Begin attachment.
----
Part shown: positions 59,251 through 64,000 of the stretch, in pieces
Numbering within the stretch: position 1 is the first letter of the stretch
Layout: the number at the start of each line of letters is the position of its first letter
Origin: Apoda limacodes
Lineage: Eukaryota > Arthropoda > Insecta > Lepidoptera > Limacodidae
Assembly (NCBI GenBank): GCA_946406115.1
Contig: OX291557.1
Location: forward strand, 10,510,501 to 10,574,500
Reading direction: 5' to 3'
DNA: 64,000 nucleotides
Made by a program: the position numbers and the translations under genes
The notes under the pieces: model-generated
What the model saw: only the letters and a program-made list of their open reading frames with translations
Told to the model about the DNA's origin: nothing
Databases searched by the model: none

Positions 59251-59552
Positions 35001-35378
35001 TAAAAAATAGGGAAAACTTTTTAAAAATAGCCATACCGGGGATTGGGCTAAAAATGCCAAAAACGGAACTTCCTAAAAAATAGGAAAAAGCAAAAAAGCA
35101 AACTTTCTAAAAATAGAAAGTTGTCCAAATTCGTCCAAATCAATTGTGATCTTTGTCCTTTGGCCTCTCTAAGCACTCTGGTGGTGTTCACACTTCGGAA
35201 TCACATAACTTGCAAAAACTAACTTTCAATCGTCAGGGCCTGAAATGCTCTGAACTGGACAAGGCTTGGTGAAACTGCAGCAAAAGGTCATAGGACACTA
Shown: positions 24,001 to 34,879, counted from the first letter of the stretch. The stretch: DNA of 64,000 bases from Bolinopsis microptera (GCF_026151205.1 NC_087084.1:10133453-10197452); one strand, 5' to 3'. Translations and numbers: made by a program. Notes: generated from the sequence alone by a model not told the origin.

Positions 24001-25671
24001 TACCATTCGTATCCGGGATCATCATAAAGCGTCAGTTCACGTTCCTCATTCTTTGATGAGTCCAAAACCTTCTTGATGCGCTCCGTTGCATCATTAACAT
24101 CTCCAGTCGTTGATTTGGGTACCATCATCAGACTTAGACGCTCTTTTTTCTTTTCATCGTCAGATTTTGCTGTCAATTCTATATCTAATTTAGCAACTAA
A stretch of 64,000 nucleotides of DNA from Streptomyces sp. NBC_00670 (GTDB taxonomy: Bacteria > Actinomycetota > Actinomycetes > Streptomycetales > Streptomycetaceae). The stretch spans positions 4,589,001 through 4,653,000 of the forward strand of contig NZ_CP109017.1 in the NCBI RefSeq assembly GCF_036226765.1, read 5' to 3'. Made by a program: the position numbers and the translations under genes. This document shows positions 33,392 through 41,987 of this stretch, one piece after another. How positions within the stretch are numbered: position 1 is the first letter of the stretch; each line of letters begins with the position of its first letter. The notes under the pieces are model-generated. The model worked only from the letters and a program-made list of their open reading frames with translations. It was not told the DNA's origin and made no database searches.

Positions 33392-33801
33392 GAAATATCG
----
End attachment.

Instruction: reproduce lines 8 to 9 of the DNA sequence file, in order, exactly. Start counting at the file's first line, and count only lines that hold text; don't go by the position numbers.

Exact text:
Location: forward strand, 10,510,501 to 10,574,500
Reading direction: 5' to 3'